Then we have the main memory, which is basically going to be the focus of this post, though we will be touching on the others as well as they also play a role. Now, these memory modules are the ones that you purchase to place into your computer, and they use capacitors to store information (though if you were to look at one you will think that they are just more integrated circuits). Capacitors are actually cheaper than flip-flops, but they need to be constantly refreshed. They are also set out in a grid arrangement, and the various points are located based on rows and columns.

Memory Types

So, now, let's look at the various types of memory. There are going to be a few more than what I have mentioned here, but they do give you an idea of how memory developed.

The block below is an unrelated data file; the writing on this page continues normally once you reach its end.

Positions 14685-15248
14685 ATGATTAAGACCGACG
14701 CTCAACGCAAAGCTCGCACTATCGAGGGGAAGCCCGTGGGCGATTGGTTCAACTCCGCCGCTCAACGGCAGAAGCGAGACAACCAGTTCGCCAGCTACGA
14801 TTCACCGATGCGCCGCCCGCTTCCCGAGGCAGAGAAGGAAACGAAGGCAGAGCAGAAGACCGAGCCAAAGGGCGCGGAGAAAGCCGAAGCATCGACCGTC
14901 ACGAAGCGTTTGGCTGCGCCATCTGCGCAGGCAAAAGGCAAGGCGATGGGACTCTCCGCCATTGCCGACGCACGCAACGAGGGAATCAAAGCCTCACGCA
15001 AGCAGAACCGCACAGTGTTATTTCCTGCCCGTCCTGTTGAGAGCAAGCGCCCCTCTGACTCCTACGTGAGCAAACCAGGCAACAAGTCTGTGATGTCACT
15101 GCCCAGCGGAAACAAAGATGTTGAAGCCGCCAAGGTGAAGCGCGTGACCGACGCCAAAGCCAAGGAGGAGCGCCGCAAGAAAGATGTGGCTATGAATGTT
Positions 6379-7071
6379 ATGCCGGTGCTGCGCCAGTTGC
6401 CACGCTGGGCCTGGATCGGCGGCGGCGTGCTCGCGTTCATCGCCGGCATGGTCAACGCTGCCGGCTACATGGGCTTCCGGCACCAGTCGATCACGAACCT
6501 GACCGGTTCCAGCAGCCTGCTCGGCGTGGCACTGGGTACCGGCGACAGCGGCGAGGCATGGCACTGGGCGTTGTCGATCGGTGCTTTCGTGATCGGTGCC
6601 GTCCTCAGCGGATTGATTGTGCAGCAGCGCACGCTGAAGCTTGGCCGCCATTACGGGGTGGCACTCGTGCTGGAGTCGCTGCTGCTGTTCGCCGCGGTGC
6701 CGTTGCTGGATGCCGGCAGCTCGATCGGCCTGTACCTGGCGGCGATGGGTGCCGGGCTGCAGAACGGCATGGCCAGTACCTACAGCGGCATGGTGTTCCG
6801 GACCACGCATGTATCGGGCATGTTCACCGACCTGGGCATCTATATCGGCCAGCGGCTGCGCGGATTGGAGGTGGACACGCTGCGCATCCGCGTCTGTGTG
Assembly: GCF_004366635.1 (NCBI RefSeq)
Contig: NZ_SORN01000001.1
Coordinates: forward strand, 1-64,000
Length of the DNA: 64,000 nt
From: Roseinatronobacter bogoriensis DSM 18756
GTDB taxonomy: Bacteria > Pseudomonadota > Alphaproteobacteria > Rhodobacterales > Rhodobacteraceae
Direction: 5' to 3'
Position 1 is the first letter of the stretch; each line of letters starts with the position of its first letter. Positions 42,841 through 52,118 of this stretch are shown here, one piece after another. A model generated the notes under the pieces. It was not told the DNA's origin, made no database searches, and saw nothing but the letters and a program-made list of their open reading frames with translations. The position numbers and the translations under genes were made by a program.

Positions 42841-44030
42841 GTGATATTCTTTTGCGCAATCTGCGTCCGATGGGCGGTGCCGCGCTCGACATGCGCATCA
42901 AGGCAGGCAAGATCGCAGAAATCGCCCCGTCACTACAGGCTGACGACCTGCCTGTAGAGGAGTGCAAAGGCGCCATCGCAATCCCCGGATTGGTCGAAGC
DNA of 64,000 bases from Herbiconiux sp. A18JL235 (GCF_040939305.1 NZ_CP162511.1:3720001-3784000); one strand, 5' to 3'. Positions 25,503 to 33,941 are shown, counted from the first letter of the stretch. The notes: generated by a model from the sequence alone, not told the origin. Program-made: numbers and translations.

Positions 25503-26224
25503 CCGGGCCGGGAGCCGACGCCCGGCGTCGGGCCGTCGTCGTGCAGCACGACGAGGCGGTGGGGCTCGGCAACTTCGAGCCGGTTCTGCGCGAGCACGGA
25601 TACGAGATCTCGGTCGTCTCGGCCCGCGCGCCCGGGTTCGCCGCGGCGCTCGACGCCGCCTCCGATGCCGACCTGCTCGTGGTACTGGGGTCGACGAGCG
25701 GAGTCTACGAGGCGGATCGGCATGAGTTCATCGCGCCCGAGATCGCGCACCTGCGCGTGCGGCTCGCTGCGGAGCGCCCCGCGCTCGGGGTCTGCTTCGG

PROM: This is programmable read-only memory, and really isn't in use today. Basically the program on the memory was written when the memory was made, though there were some later varieties where you could program it afterwards. However the results were the same: basically once the memory has been programmed it pretty much stays that way, well, forever. There used to be a time when ROM was a standard facet of pretty much every computer (I remember my old Commodore 64 had RAM - Random Access Memory, and ROM; the ROM basically contained all of the computer's system information). However, these days it pretty much isn't used.